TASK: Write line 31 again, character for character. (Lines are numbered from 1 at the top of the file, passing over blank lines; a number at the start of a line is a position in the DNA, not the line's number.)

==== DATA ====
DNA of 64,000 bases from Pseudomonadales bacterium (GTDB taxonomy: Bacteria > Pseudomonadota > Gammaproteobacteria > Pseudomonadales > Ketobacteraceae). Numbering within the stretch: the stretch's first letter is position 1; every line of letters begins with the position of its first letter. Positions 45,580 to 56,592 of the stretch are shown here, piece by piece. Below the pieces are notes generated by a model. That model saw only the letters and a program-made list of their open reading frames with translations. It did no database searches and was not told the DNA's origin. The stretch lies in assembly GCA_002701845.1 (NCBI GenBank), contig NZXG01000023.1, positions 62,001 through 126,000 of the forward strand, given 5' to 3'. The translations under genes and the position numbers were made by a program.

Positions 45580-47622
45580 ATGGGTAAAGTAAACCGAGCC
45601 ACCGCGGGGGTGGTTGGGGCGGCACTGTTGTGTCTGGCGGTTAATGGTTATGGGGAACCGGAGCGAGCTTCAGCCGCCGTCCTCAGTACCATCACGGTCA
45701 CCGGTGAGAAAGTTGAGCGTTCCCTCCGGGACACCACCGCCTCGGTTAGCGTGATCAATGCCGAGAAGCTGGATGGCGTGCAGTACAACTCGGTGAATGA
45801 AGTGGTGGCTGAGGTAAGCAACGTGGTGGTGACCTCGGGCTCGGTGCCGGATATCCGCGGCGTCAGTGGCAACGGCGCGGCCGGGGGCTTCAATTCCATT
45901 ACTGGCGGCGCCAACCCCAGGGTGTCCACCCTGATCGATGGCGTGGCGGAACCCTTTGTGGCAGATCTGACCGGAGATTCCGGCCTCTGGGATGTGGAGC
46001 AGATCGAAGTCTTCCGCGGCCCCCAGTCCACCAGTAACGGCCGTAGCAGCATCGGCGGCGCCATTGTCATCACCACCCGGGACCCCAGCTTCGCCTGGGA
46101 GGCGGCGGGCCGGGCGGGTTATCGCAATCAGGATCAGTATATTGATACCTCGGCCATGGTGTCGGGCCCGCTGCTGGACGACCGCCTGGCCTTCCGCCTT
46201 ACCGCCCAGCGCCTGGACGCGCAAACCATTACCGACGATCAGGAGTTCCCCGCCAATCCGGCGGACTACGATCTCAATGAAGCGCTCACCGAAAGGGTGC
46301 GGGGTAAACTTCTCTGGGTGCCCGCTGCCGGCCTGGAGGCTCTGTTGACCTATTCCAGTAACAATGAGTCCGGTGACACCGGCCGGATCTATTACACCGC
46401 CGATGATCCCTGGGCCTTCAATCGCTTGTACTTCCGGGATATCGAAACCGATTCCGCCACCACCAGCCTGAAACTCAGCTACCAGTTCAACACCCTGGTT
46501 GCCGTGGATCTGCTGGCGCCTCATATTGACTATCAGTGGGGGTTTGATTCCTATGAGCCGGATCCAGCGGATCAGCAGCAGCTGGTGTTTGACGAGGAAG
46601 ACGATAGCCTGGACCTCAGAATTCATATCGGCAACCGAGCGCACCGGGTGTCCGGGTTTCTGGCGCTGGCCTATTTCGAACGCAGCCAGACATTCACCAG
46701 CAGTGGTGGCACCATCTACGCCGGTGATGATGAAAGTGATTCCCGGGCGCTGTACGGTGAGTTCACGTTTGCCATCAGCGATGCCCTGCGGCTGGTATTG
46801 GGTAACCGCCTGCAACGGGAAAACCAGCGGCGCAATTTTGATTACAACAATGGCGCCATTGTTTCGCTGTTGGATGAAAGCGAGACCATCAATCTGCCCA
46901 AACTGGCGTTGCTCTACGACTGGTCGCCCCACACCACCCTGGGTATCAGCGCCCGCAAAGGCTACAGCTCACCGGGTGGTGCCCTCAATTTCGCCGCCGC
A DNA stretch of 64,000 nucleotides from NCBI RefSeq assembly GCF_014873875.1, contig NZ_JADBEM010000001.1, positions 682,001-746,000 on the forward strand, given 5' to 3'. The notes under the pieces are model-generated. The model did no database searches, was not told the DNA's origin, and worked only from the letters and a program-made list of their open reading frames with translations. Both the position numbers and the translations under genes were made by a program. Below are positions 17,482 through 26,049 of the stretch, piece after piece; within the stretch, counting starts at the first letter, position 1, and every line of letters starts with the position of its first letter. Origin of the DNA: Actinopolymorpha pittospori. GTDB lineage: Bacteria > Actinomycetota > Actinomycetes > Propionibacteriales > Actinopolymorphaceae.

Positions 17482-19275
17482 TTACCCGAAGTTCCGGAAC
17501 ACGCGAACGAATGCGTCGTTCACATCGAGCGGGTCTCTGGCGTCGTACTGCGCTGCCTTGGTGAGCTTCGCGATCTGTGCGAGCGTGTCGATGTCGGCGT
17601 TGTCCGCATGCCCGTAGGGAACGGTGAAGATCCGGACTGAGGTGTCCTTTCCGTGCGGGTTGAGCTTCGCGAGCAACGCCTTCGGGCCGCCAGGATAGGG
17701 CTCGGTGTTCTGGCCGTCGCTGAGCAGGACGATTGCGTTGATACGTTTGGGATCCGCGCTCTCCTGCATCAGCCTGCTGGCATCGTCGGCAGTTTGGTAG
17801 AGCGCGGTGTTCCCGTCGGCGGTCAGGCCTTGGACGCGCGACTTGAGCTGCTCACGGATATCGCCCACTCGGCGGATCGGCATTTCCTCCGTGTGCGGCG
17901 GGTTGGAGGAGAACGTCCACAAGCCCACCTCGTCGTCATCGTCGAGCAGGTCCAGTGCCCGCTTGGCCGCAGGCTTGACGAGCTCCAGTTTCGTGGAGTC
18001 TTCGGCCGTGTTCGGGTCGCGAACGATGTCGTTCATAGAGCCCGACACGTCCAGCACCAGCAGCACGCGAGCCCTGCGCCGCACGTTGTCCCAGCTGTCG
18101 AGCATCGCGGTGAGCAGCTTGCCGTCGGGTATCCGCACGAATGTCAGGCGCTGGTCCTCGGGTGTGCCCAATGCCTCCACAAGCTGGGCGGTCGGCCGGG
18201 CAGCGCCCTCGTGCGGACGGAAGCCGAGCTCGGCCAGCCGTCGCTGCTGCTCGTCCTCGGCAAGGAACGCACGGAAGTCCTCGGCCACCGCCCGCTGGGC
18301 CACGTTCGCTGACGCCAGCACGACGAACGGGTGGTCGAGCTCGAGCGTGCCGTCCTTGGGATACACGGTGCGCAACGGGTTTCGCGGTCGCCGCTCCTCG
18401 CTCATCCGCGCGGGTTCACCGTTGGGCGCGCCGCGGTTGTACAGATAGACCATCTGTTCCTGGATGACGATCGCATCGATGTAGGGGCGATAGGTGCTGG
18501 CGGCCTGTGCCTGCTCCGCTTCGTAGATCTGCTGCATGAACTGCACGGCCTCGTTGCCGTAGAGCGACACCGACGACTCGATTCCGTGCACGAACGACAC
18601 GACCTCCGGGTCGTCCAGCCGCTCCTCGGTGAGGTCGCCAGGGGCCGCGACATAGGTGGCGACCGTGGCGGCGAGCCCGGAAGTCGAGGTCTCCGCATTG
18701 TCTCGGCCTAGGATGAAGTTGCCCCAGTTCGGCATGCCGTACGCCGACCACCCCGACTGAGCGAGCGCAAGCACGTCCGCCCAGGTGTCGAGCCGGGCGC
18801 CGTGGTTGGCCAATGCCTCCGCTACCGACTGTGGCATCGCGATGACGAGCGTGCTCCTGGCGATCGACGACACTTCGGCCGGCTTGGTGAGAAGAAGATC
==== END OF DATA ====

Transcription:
18501 CGGCCTGTGCCTGCTCCGCTTCGTAGATCTGCTGCATGAACTGCACGGCCTCGTTGCCGTAGAGCGACACCGACGACTCGATTCCGTGCACGAACGACAC